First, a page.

Lead and Mercury in Kids' Toys? A New York County Is Cracking Down on Dangerous Chemicals in Children's Products
by Amanda Starbuck, 12/11/2014
UPDATE (Jan. 7, 2015): Albany County Executive Daniel McCoy signed the Toxic-Free Toys Act into law today, effectively banning seven toxic substances from children’s products sold in the county. This is a victory for the parents and advocacy organizations that fought to protect Albany County children from harmful substances linked to cancer, kidney damage, and cognitive impairment. Parents in Albany County will soon be able to purchase children’s products in the county with the peace of mind that they are not exposing their children to toxins.
On Monday, New York’s Albany County legislature overwhelmingly passed a bill that would protect children from toxins in toys and other products. The Toxic-Free Toys Act bans certain dangerous chemicals from any children’s products sold in the county. The bill is an important step toward safeguarding children from toxins that affect development and cause other health problems.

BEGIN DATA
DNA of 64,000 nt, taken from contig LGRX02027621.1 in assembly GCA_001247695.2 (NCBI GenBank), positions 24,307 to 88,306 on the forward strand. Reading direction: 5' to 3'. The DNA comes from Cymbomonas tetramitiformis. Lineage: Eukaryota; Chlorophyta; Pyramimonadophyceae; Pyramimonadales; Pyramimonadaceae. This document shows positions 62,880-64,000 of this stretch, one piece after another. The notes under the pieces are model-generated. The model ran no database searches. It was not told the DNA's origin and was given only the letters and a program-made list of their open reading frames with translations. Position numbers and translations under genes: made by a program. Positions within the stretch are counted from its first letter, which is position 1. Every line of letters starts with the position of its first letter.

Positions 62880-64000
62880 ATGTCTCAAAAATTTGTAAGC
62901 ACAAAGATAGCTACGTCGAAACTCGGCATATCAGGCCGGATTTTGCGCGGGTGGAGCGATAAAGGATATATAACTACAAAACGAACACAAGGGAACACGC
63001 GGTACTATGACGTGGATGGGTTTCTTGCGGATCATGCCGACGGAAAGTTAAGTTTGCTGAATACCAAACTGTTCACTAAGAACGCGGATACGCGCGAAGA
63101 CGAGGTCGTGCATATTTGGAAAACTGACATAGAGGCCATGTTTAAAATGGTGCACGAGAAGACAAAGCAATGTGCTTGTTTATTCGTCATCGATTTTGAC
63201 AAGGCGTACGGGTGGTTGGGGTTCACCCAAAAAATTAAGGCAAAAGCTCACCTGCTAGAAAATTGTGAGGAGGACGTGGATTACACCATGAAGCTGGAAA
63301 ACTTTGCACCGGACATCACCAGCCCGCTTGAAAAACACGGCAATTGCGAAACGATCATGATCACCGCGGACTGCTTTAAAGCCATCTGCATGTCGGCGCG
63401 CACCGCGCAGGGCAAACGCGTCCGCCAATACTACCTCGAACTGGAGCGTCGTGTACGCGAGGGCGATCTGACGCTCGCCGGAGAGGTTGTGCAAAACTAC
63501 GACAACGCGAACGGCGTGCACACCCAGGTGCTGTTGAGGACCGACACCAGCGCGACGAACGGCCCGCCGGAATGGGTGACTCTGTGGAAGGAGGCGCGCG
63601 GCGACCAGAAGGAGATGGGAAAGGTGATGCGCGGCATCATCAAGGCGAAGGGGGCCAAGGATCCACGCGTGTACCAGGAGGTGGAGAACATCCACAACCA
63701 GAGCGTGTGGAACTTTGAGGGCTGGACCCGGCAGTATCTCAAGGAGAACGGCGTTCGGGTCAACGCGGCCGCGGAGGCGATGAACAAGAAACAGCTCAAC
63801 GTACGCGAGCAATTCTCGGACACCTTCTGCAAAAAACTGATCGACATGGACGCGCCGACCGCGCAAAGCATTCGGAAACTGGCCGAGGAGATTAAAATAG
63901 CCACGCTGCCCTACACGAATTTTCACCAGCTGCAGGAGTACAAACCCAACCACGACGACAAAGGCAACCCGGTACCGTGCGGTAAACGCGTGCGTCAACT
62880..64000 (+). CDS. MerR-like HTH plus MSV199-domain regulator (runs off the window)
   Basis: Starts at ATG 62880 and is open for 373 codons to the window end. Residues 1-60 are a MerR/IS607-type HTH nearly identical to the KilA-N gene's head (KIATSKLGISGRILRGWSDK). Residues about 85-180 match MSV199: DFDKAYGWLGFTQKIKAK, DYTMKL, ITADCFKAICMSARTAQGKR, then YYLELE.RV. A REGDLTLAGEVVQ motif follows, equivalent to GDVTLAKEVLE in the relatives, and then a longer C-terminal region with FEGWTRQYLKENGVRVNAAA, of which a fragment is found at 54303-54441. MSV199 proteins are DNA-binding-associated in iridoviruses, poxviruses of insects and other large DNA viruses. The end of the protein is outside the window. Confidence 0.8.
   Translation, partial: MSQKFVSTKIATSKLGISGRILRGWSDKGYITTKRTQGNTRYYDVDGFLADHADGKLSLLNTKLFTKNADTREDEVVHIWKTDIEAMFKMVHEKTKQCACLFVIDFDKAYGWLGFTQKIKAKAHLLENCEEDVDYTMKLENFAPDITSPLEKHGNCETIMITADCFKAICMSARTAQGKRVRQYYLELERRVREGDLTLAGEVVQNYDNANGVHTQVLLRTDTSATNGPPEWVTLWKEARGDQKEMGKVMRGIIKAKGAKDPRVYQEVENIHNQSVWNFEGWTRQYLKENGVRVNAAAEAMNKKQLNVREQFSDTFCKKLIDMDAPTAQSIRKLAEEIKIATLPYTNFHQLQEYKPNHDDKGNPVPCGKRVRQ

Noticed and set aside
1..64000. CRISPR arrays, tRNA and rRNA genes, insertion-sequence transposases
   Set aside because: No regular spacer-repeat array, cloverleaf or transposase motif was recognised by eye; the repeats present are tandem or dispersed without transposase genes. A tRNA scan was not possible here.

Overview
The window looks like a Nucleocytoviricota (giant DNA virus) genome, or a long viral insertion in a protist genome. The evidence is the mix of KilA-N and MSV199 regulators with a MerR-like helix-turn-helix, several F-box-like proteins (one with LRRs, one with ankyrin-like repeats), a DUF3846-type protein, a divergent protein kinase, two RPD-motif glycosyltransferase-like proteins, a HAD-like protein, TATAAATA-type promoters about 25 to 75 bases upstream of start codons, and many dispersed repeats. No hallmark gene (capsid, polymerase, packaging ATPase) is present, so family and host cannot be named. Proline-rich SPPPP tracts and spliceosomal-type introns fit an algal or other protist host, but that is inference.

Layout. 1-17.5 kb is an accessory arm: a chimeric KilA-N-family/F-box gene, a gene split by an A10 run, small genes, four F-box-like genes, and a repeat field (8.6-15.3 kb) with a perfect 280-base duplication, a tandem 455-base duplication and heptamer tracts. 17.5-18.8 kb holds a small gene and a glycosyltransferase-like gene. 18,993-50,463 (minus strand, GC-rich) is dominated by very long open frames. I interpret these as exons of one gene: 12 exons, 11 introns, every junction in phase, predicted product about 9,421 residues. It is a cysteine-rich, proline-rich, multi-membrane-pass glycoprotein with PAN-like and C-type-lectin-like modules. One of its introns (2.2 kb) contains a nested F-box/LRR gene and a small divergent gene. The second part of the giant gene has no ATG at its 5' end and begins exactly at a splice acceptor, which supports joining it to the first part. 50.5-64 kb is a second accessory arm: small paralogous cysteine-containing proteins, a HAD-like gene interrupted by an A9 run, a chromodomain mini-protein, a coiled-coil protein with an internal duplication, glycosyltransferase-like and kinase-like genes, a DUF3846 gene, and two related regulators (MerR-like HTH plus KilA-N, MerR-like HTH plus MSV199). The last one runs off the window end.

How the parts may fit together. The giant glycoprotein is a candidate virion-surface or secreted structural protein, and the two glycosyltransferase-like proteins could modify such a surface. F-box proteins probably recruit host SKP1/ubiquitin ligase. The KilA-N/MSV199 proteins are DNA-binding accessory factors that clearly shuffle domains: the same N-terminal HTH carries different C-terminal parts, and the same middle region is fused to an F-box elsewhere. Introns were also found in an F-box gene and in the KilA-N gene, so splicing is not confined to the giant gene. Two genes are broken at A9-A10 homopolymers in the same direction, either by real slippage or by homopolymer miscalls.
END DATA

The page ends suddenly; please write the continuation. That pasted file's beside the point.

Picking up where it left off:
Toxins in Albany
The United States has taken important steps to protect our children from dangerous products, including removing choking hazards in toys and recalling dangerous cribs and car seats. However, federal standards still permit children’s products to contain a host of toxic chemicals. Everyday items, from toys to school supplies, contain hazardous chemicals linked to learning disabilities, cancer, and other health concerns.
Children face higher risks from toxins because the chemicals can affect their physical and neurological development.